So my suggestion for when you are trying to decide what kind of edible glitter bling your cake needs, read the descriptions and know the buzzwords.

Good: FDA Approved, Food Product

Bad: Non-Toxic, For Decoration Only

After that, the best thing to do is just make it yourself. The glitter not be quite as glam rock pixie dust, but it will at least be made out of food.

Suggested Homemade Edible Glitter Tutorials::

Gelatin Glitter

Sanding Sugar

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Indoor Winter Activities for Kids - The Organized Mom

Monday 18th of January 2021

[…] To make it into “snow” your kids will love adding silver and blue glitter and foil snowflakes. (or edible glitter!) […]

Maddi

Sunday 2nd of September 2018

Listen, not all edible glitter is bad! There is a entire company that was founded called Bakery Bling because of the plastic disco dusts and non-toxic edible cake glitters on the market. All of their products are FDA approved, sugar based and contain no plastic ever. There is even an all natural, vegan line. They are amazing! You should write about edible glitter that is TRULY edible like Bakery Bling. They come up with all kinds of crazy food ideas too! Their Instagram has all kinds of magic foods...they are responsible for the glitter churros at Disneyland and the loop and other stuff like that. Really awesome!

dang ky nhan hieu

Monday 21st of May 2018

Oh, no! I contacted her to make sure it was EDIBLE, not just non-toxic, before I ordered, and she confirmed that it was. I went to review how to apply it to the cake I’m making this week and the website is gone! Now what do I do??!?. I contacted her to inquire about the manufacture of the glitter and she claims to make it herself! It’s clearly craft glitter. I was able to exactly match, to the color, to the glitter at Hobby Lobby and JoAnn’s.

Sara

Saturday 23rd of September 2017

Thank you for this article and thank you for the detailed photos of edible vs. non toxic. There is a shop on Etsy, called Sweetly Elite, who is purposefully and maliciously marketing non toxic craft glitter as "edible". She says it's food safe and recommends using it in high volume, like the entire coverage of cakes. She even goes as far as to state in the FAQ that it contains gluten, maltodextrin, and is made in a facility that processes nuts. The glitter does not include an ingredients list, it simply has a homemade label on it. It is not FDA approved. I contacted her to inquire about the manufacture of the glitter and she claims to make it herself! It's clearly craft glitter. I was able to exactly match, to the color, to the glitter at Hobby Lobby and JoAnn's. Are you aware of any recourse in this situation?? It seems very unsafe what she is doing.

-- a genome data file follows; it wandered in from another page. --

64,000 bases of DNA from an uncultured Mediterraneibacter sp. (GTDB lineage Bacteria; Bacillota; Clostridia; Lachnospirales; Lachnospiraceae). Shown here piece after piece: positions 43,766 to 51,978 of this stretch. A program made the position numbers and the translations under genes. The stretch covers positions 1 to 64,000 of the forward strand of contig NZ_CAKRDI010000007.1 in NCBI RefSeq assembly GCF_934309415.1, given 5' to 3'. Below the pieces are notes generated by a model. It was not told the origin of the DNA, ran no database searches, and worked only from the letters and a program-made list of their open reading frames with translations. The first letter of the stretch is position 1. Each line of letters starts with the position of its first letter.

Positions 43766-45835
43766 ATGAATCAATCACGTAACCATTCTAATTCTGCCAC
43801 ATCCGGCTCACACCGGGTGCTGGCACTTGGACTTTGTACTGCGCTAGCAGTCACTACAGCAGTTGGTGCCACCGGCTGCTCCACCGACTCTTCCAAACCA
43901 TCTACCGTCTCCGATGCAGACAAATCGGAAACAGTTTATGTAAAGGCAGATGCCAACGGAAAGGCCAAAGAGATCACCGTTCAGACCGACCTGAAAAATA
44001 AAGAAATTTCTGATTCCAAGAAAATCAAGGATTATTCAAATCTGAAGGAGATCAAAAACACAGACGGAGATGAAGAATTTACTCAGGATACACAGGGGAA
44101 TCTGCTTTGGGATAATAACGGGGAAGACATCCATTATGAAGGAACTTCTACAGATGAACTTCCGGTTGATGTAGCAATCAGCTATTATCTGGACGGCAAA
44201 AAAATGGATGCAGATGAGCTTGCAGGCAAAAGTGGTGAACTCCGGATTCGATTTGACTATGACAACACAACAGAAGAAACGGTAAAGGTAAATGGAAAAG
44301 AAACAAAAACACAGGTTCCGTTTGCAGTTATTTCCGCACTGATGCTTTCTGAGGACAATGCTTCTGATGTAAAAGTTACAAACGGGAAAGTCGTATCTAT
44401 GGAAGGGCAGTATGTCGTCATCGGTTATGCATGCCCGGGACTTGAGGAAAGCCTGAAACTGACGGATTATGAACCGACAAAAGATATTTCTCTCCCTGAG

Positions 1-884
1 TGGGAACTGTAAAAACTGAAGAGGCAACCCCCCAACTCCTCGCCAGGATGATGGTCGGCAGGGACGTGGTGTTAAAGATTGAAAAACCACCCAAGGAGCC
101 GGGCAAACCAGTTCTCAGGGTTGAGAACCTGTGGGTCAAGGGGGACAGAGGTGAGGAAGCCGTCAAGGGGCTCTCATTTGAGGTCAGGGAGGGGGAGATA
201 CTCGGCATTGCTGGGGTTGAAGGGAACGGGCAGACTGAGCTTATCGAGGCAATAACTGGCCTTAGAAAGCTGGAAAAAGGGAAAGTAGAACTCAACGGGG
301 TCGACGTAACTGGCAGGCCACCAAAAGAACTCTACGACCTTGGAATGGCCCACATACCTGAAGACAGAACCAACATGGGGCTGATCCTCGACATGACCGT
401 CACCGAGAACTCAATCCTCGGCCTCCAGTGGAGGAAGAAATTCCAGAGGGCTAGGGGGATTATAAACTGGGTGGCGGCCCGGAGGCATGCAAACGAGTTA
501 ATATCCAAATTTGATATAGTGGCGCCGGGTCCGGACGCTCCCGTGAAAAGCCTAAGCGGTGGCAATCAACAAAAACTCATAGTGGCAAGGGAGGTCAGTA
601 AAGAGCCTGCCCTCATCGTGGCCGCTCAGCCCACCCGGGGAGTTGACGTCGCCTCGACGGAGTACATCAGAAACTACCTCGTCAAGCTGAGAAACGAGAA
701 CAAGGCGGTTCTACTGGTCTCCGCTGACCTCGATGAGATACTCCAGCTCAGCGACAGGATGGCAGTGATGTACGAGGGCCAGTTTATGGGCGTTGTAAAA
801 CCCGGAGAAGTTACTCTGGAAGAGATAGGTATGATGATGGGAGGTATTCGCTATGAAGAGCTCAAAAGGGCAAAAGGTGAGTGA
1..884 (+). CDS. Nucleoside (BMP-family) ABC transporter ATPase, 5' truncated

Erin Schrad

Friday 19th of January 2018

I’ve been wondering what happened to this chick! I was about to send her a cease and desist letter last fall to stop using a photo I took of a cake to market her glitter since I knew for a fact the cake in the pic was fake (made for a styled shoot) and the glitter on the cake was not edible nor was it even her product! But by the time I went to send the letter, her site was down. I keep checking to see if she resurfaces. I’ll check for a suit in Missouri... thanks!

Sarah

Friday 3rd of November 2017

I have read on Instagram that the state she is in has opened a case against her (I think it's Missouri?) and you can file a complaint with the attorney general in that state.

Jessica Thomas

Tuesday 17th of October 2017

Oh, no! I contacted her to make sure it was EDIBLE, not just non-toxic, before I ordered, and she confirmed that it was. I went to review how to apply it to the cake I'm making this week and the website is gone! Now what do I do??!?

Carrie @ Curly Crafty Mom

Monday 28th of November 2016

Lol! Very interesting! Yes, some things should NOT be eaten... and, sometimes the less natural it looks, the more I wonder about eating it!

Carrie curlycraftymom.com

Annie

Thursday 8th of March 2018

There are a bunch of them on etsy selling the "edible glitter" then in fact it's only use should be use as decoration only.

ElisaDesigns (out of Texas) to name just one... Beware of what you purchase! Do your homework! It's amazing how some people just don't give a shit. ( I bet they don't use their "edible glitter" on their kids treats.)